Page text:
On 74 selected sample plots, re-measurement (second inventory) was carried out in 2019 using approaches similar to the first inventory. The four concentric plots were used to assess tree-specific variables. We recorded all standing trees (living and dead) that exceeded a pre-established diameter at a breast height (DBH) threshold in each circle: 5 cm for the 3.5 m radius circle, 10 cm for the 7 m radius circle, 30 cm for 13 m radius circle and 50 cm for the 20 m radius circle. The following tree-specific variables were measured and assessed: tree species, tree position (azimuth, horizontal distance and inclination), DBH, tree height (only in the first inventory), height up to the crown base and two crown diameters of firs (only in the second inventory), tree canopy layer, stem quality, bole damage, crown damage, crown defoliation and the “stump age” of a cut tree. Furthermore, to estimate the consistent growing volumes between the two inventories (mortality, increment, recruitment and cut), the following sampling categories were assessed for each tree in the second inventory: survivor tree, on-growth tree, ingrowth tree, died tree, cut tree and wrong tree sampling (included, excluded) in the first inventory. The circle plot radius of 13 m was used to assess lying dead wood according to the number of stems, diameter classes, degree of decomposition and tree species (conifers, broadleaved). The two small concentric circle plots (radii of 1 and 2 m) within the 13 m radius circle plot were used to assess seedling and sapling density. The large circular plot radius of 25 m was used for the assessment of management-specific, site-specific and stand-specific variables. More detailed information on the field sampling can be found in [27].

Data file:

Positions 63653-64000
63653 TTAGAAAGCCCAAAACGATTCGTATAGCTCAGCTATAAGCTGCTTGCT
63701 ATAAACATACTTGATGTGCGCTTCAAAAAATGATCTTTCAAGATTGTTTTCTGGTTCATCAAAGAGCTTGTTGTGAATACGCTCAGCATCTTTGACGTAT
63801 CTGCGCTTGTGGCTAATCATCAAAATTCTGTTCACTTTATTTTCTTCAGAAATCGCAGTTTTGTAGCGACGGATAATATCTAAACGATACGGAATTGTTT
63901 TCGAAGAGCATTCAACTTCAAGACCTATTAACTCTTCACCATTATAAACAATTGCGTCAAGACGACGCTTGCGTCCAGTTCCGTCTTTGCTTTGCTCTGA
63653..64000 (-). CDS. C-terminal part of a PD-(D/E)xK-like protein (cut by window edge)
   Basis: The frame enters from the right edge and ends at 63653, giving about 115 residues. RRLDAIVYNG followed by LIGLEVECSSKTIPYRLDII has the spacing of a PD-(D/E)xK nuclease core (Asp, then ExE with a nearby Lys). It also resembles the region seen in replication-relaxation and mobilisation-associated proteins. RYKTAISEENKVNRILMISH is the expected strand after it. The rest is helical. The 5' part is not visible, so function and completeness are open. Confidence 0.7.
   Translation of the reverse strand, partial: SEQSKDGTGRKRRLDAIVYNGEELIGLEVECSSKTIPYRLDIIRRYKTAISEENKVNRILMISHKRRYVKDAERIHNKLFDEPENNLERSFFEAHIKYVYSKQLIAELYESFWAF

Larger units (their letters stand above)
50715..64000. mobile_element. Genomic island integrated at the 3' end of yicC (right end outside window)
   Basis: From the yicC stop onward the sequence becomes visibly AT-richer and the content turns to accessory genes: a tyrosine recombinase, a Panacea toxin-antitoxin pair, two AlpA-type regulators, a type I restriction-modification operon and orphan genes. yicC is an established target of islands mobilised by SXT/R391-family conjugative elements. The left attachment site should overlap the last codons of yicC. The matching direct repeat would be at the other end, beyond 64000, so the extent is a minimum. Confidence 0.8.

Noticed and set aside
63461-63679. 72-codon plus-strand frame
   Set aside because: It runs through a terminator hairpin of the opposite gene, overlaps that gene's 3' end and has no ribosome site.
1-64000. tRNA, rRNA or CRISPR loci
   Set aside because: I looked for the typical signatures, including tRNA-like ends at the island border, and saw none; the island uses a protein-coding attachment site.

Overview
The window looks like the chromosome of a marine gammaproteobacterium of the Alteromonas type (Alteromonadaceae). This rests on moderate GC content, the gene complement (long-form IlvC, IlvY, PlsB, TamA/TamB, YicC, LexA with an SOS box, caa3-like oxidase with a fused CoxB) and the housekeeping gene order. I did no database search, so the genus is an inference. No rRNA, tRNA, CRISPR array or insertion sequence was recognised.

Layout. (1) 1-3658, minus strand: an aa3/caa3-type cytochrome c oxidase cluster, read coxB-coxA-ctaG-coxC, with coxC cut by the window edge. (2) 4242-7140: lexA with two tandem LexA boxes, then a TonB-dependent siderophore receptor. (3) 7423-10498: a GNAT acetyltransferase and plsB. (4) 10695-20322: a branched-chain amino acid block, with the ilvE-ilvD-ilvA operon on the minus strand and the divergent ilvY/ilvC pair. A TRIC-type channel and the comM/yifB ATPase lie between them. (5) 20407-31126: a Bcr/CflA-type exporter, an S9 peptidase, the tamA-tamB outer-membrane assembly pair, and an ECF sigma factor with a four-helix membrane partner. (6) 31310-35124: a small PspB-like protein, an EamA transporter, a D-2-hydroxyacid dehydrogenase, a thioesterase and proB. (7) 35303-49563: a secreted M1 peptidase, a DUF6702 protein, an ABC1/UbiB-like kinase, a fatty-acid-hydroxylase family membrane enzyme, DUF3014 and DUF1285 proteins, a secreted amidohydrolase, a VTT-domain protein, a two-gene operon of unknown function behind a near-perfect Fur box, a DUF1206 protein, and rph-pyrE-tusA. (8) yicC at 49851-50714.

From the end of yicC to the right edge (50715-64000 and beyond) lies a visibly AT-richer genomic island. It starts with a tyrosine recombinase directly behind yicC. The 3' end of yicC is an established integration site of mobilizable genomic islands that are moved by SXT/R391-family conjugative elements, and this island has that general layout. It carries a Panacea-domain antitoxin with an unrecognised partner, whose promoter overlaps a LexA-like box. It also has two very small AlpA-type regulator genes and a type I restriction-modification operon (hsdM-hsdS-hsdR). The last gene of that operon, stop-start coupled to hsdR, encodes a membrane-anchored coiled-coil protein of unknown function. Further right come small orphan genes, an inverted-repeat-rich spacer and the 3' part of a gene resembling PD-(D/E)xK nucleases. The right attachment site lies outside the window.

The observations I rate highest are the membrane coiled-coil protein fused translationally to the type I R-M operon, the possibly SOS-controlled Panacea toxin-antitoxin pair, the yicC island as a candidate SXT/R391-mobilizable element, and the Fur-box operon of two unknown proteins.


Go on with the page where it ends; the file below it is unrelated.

2.3. Data Analysis

Calculation of quantitative stand structure characteristics on the sample plot level (tree, basal area and growing volume distribution by tree species and diameter classes) were based on per hectare values for the stem number, represented by each sampled tree. Each sampled tree was defined with its tree species, DBH, tree sampling category (survival, on-growth, ingrowth, died, cut) and corresponding circle plot and on summing per hectare values of all sampled trees according to the equation:
N S = cp = 1 d ts = 1 i DBH = 1 n ( 1 DBH _ ts A cp × 10 , 000 )
where NS is the number of trees per hectare on concentric circle sample plot level; 1DBH_ts is the individual sampled tree of belonging DBH, tree species, sampling category, and circle plot; Acp is the area in m2 of corresponding circle plot; DBH is the diameter at breast height of sampled trees within tree species and circle plot; n is the number of sampled trees; ts is tree species; cp is circle plot (4 plots radii of 3.5, 7, 13 and 20 m).
The volume of each sampled tree (vDBH) was calculated using measured (modeled) tree height and appropriate national volume models specific to tree species according to the equation: